The Government has refused to contribute towards the cost of this autumn's independent higher education pay review because it fears that its conclusions will be rejected.
The review was agreed by higher education institutions as part of the 2006-09 three-year pay deal with academics and is designed to examine the financial health of the sector in order to inform talks over pay for 2009-10.
But in a letter seen by Times Higher Education, Bill Rammell, the Universities Minister, indicates frustration that the University and College Union has not agreed reforms to the future structure of pay negotiations with the Universities and Colleges Employers Association.
In a letter to Ucea, Mr Rammell says that he cannot agree to help fund the review "as things stand".
Earlier this year, UCU members voted to reject reforms that would have seen the union negotiating alongside other campus unions at a single bargaining table, to an imposed timetable, which the UCU feared would hinder its ability to take industrial action at exam time.
Mr Rammell says: "With one of the larger trade union members currently outside the Joint Negotiating Committee for Higher Education Staff framework we cannot have confidence that the review will unanimously be accepted as providing a factual input to future negotiation ... these are not appropriate conditions in which to make public funds available."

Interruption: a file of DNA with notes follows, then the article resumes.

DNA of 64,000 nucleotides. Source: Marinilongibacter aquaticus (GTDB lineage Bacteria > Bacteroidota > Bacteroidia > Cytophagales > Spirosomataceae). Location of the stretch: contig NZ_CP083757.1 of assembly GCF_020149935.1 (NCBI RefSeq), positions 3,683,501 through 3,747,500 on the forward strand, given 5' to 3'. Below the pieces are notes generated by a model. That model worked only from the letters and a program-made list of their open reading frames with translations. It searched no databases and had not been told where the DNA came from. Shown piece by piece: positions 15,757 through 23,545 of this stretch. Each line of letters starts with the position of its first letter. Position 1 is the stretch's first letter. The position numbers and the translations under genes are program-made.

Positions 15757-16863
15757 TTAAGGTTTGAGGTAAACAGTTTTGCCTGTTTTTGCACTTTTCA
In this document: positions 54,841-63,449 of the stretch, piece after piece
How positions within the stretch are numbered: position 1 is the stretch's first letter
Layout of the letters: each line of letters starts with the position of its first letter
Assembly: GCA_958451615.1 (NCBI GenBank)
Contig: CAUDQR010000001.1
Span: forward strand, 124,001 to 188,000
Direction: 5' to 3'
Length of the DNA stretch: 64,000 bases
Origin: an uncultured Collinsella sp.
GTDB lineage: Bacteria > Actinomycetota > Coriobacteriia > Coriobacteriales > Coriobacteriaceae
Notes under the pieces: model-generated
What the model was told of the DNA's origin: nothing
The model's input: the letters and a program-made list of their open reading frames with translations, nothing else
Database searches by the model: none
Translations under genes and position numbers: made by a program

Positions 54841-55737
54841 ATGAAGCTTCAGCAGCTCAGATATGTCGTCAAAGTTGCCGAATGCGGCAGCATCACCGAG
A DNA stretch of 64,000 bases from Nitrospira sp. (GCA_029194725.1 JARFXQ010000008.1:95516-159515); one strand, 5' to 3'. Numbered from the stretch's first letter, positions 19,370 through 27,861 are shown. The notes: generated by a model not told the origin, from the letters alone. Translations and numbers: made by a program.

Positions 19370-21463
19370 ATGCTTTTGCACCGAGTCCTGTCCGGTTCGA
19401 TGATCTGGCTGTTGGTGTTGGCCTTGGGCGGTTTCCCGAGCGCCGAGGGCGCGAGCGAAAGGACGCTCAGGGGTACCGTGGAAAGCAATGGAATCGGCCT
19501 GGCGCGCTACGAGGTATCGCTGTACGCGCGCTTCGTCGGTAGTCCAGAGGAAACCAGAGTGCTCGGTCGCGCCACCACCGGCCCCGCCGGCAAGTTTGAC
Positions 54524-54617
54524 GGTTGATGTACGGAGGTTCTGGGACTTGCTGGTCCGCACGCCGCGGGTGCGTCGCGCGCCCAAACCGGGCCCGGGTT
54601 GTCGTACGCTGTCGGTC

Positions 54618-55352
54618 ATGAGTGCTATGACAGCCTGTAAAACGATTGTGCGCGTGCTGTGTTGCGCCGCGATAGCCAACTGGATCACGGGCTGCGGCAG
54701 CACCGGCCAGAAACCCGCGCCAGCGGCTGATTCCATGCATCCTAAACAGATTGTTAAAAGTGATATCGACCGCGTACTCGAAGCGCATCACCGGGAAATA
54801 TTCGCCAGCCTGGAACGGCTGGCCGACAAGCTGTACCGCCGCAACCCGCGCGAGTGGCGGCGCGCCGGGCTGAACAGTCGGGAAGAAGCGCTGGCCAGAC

Sally Hunt, general secretary of the UCU, said: "The UCU is the main representative of academic and related staff in higher education, so we understand concerns that any talks without us may lack credibility. We remain committed to national bargaining and are keen to meet with Ucea to further discussions."
Despite Ms Hunt's request for talks, Ucea indicated that further negotiations on the structures were unlikely. Ucea is pressing ahead with the non-academic campus unions under the new structures, without the UCU, prompting fears that national pay bargaining for academics could collapse.
A motion from the University of Brighton to be put to the UCU annual conference this week advocates that branches and local associations do not negotiate or settle locally and proposes that universities withdrawing from national negotiations "will be subject to the invocation of their dispute procedure".